• H04N21/236Assembling of a multiplex stream, e.g. transport stream, by combining a video stream with other content or additional data, e.g. inserting a URL [Uniform Resource Locator] into a video stream, multiplexing software data into a video stream; Remultiplexing of multiplex streams; Insertion of stuffing bits into the multiplex stream, e.g. to obtain a constant bit-rate; Assembling of a packetised elementary stream
    • H04N21/2368Multiplexing of audio and video streams

Abstract

Systems and techniques for testing audio-video synchronization using one or more timestamps are presented. On a media sender end, a media stream with a video stream and an audio stream is generated. A matrix barcode timestamp is added onto a video frame of the video stream at a particular time. Furthermore, a tone timestamp is embedded into the audio stream at the particular time. Additionally, on a media receiver end, a modified media stream is received. For example, the video stream with the matrix barcode timestamp at the particular time and the audio stream with the tone timestamp at the particular time are received. The matrix barcode timestamp is decoded to determine a first time value and the tone timestamp is decoded to determine a second time value. The first time value is compared with the second time value to determine synchronization of the video stream and the audio stream.

Description

TECHNICAL FIELD

This disclosure relates to systems and methods for detecting audio-video synchronization of media content using timestamps.

BACKGROUND

The amount of streaming media content (e.g., steaming video content, live broadcasted video streams, etc.) available over the internet is growing. Often times, an audio stream and a video stream for streamed media content are not synchronized. For example, content in a video stream can lag behind content in an audio stream, or vice versa. As a result, an audio-video synchronization error (e.g., a lip synchronization error) can occur.

SUMMARY

The following presents a simplified summary of the specification in order to provide a basic understanding of some aspects of the specification. This summary is not an extensive overview of the specification. It is intended to neither identify key or critical elements of the specification, nor delineate any scope of the particular implementations of the specification or any scope of the claims. Its sole purpose is to present some concepts of the specification in a simplified form as a prelude to the more detailed description that is presented later.

In accordance with an implementation, a system includes a media component, a first timestamp component and a second timestamp component. The media component generates a media stream. The media stream includes a video stream and an audio stream. The first timestamp component adds a matrix barcode timestamp onto a video frame of the video stream at a first time. The second timestamp component embeds a tone timestamp into the audio stream at the first time.

In accordance with another implementation, a system includes a media component, a parse component and a comparison component. The media component receives a media stream with a video stream and an audio stream. The video stream includes a matrix barcode timestamp at a particular time and the audio stream includes a tone timestamp at the particular time. The parse component decodes the matrix barcode timestamp to determine a first time value associated with the video stream and decodes the tone timestamp to determine a second time value associated with the audio stream. The comparison component compares the matrix barcode timestamp with the tone timestamp to determine synchronization of the video stream and the audio stream.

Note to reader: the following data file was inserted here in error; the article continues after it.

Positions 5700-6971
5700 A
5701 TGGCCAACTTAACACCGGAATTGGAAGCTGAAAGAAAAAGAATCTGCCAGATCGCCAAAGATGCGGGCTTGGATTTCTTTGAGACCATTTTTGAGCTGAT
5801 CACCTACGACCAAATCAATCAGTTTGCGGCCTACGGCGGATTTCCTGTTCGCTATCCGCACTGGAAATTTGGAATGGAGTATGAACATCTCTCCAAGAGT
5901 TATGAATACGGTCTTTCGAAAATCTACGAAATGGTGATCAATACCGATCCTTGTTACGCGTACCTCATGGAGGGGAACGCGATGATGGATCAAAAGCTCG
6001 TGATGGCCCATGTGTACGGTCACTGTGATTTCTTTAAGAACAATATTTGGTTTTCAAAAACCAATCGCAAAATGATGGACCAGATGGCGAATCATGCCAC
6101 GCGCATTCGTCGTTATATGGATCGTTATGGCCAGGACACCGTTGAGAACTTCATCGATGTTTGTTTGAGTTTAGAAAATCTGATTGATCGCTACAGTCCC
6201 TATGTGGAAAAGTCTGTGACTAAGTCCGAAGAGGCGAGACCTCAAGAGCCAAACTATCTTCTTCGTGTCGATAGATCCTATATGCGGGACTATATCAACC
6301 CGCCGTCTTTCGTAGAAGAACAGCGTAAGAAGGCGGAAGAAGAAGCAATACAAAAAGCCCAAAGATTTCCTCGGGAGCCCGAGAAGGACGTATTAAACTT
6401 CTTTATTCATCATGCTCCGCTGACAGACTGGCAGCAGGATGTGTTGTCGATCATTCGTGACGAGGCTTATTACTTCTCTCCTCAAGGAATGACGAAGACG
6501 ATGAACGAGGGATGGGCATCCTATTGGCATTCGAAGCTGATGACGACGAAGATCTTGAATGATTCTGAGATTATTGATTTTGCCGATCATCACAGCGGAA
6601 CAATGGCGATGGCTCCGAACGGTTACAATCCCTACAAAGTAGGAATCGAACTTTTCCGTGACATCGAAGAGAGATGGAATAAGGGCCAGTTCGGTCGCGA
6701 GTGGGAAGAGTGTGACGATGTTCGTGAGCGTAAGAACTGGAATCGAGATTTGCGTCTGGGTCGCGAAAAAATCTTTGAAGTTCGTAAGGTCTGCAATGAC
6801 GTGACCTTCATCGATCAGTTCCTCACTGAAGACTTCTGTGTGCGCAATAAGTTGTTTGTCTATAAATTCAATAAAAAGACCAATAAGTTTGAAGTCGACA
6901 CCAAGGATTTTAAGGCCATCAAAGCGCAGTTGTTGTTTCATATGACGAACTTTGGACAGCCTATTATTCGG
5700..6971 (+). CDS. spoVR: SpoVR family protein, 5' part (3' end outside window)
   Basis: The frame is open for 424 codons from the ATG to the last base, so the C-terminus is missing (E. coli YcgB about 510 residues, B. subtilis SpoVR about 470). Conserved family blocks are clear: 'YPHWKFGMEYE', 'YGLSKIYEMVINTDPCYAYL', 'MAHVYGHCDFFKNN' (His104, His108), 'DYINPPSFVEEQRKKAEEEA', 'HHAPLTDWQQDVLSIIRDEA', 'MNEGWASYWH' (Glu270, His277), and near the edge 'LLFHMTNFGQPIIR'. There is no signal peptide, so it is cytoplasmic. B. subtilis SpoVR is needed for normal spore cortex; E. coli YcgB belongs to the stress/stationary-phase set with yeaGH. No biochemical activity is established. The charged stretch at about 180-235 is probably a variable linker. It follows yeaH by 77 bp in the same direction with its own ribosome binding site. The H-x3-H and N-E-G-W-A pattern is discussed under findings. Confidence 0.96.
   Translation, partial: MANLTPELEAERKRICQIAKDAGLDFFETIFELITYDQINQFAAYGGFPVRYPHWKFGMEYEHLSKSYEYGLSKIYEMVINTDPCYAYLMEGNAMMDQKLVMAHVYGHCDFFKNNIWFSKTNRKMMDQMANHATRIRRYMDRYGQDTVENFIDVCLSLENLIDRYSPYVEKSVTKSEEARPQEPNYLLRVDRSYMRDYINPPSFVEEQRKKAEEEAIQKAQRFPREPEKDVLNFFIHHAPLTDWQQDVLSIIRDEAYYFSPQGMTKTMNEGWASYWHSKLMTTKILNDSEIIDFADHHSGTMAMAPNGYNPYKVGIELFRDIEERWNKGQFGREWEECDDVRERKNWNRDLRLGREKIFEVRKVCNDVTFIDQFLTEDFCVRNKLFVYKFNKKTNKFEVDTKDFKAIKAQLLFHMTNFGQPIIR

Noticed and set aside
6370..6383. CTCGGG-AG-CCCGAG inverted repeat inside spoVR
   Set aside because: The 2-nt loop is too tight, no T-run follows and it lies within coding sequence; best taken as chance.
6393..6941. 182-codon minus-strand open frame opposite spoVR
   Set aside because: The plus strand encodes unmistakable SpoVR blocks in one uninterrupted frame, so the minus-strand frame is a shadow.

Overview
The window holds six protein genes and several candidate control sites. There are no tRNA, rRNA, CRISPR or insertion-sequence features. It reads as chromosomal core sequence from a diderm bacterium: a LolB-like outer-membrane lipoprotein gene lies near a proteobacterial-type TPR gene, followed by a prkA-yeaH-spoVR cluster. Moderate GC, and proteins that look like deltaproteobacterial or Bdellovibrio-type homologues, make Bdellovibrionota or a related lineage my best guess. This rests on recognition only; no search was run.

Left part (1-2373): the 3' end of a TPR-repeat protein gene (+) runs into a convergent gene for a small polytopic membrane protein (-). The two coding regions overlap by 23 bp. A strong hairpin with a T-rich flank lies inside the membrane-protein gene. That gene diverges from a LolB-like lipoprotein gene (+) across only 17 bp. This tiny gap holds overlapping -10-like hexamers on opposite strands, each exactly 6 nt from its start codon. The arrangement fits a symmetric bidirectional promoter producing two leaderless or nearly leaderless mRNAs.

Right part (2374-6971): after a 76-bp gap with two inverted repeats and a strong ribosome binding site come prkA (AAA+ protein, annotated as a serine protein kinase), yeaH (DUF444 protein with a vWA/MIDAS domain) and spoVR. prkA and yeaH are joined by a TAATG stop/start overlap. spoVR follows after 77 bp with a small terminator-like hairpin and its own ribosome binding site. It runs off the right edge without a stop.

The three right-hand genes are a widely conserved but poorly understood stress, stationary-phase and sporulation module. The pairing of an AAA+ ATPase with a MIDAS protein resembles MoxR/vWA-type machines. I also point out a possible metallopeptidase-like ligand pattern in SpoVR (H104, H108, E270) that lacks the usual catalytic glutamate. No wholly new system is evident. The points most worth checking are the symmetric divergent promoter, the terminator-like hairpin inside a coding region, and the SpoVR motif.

Additionally, a non-limiting implementation provides for generating a media stream that includes a video stream and an audio stream, adding a matrix barcode timestamp onto a video frame of the video stream at a particular time, and embedding a tone timestamp into the audio stream at the particular time.

Furthermore, a non-limiting implementation provides for receiving a media stream with a video stream and an audio stream, where the video stream includes a matrix barcode timestamp at a particular time and the audio stream includes a tone timestamp at the particular time, and comparing the matrix barcode timestamp with the tone timestamp to determine synchronization of the video stream and the audio stream.

The following description and the annexed drawings set forth certain illustrative aspects of the specification. These aspects are indicative, however, of but a few of the various ways in which the principles of the specification may be employed. Other advantages and novel features of the specification will become apparent from the following detailed description of the specification when considered in conjunction with the drawings.

BRIEF DESCRIPTION OF THE DRAWINGS

Numerous aspects, implementations, objects and advantages of the present invention will be apparent upon consideration of the following detailed description, taken in conjunction with the accompanying drawings, in which like reference characters refer to like parts throughout, and in which: